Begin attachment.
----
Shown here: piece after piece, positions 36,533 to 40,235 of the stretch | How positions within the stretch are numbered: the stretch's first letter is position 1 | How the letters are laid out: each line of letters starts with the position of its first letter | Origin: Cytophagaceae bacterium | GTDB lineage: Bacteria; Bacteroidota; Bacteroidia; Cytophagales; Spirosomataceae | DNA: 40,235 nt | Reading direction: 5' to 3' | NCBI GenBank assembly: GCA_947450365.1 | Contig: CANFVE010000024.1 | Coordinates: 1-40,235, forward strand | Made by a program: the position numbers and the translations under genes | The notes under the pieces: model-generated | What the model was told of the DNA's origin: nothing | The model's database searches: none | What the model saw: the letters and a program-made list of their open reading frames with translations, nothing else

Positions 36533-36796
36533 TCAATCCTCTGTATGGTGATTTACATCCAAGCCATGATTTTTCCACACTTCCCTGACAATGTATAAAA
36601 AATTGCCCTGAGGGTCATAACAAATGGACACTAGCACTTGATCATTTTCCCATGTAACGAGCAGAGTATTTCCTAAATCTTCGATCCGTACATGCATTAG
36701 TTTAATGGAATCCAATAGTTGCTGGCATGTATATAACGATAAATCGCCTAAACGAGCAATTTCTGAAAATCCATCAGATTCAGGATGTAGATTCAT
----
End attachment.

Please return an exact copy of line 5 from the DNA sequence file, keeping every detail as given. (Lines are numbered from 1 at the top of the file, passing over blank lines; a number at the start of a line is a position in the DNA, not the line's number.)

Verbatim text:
36701 TTTAATGGAATCCAATAGTTGCTGGCATGTATATAACGATAAATCGCCTAAACGAGCAATTTCTGAAAATCCATCAGATTCAGGATGTAGATTCAT